"E.T. the Extra-Terrestrial" was already the highest grossing film of all time at that point. It captivated audiences from every generation and continues to be a favorite for those who weren't alive to see it originally. When AFI did their "Top 100 Films of All Time" special in 1997, they ranked it the 25th greatest film of all time. A decade later, it rose to 24 when they redid the list. The status of "E.T." as one of cinema's bonafide classics has been cemented. It didn't need a gold statue for that.

There were more than two nominees

As is the case with every other Academy Awards ceremony, the Best Picture race was not just between two movies. Five movies were nominated. Actually, four out of the five were amongst the 12 highest grossing films of 1982. Sydney Pollack's cross-dressing showbiz comedy "Tootsie," Sidney Lumet's courtroom drama "The Verdict," and Costa-Gavras' Palme d'Or-winning "Missing" rounded out the Best Picture field. This slate of nominees is nothing to shake a stick at.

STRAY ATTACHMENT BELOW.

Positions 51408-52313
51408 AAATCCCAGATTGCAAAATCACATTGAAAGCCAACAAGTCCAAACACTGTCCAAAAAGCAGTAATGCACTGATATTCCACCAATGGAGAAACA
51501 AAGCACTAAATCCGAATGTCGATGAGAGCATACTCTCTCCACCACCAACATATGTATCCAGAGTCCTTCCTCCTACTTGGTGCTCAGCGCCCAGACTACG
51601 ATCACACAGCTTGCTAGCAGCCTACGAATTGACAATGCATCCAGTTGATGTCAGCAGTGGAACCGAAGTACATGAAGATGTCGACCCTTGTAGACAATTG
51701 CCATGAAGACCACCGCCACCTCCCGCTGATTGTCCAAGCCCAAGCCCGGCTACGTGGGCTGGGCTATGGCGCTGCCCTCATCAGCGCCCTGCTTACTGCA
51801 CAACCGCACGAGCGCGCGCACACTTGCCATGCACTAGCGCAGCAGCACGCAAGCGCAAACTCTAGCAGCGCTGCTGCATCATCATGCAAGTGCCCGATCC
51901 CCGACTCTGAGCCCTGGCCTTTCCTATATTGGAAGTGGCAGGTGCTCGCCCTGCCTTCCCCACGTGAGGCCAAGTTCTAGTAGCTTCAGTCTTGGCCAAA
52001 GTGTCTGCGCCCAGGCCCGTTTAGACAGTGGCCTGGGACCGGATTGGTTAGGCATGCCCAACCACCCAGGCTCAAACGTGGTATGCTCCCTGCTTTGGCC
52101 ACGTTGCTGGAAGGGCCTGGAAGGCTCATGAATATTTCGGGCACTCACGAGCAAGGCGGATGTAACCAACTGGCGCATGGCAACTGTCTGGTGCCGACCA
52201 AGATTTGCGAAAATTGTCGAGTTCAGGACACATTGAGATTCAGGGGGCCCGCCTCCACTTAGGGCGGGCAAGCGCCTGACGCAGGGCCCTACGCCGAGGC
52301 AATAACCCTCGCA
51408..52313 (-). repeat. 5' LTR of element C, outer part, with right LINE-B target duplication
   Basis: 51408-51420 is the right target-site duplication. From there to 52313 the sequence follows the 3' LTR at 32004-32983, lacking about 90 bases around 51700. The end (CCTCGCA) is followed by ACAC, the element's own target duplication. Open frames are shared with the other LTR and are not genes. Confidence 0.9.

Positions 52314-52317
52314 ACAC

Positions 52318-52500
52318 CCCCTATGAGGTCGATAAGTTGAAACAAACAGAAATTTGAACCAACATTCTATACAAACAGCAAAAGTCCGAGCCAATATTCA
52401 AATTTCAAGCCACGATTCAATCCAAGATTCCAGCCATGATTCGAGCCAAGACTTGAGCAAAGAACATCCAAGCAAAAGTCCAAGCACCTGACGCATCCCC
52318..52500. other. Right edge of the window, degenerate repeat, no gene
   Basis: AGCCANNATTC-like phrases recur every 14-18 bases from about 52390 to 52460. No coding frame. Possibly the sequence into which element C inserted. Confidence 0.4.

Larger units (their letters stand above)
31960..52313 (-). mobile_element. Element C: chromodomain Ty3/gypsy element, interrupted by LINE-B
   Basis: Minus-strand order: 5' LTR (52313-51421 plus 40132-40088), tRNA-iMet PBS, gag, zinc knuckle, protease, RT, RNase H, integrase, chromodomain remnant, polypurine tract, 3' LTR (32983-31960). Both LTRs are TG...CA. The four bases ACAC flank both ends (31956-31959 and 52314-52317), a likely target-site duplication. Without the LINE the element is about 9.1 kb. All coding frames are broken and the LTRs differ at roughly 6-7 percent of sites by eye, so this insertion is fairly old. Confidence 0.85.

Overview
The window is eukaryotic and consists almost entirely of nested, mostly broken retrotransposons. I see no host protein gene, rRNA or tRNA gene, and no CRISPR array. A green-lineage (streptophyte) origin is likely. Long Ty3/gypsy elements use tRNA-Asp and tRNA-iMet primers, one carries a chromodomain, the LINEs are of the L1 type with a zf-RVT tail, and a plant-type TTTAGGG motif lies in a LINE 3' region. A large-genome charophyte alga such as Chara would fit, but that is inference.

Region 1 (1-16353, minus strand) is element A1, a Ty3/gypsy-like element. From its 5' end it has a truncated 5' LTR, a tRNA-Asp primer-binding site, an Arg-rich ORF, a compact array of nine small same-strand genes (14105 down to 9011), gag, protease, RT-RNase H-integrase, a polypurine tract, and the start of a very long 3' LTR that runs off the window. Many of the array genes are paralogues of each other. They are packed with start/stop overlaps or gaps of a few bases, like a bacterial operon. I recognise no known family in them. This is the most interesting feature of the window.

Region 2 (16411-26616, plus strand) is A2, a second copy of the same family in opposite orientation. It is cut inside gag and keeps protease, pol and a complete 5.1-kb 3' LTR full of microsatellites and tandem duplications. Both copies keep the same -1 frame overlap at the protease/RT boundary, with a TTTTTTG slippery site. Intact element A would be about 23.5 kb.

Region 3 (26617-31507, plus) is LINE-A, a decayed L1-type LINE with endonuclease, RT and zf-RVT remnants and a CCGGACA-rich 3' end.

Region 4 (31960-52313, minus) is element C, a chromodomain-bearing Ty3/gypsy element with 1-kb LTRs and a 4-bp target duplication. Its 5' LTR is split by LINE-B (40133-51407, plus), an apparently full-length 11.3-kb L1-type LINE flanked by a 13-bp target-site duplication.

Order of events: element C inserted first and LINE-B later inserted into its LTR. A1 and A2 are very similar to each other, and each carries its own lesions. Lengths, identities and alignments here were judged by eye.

While I find "Tootsie" to be a rather tough sit today due to its truly bizarre gender politics, it was quite a phenomenon upon release and still beloved by many today. Remember those AFI lists? When they did their list of the best comedies of all time, "Tootsie" was number two, right behind Billy Wilder's "Some Like It Hot." This was a comedy — a genre the Academy usually ignores — that received 10 nominations. Even if I'm not the film's biggest fan, I am thrilled that a picture like "Tootsie" could perform so well at the Oscars. It flies in the face of Oscar convention, which is always welcome.

"The Verdict" and "Missing" are films that more generally appeal to the academy. In "The Verdict," you have a courtroom drama with a sensational lead performance by one of Hollywood's signature stars in Paul Newman, and with "Missing," you have another Hollywood legend in Jack Lemmon at the center of a story of U.S. government participation in Latin American coups. These are perfect examples of films that today would either be made into limited series or have drastically reduced budgets. They may not be transcendent movies, which is why they didn't exactly have a chance against "E.T." or "Gandhi," but nobody should look back at these nominees as missing the mark.

The maleness of Best Picture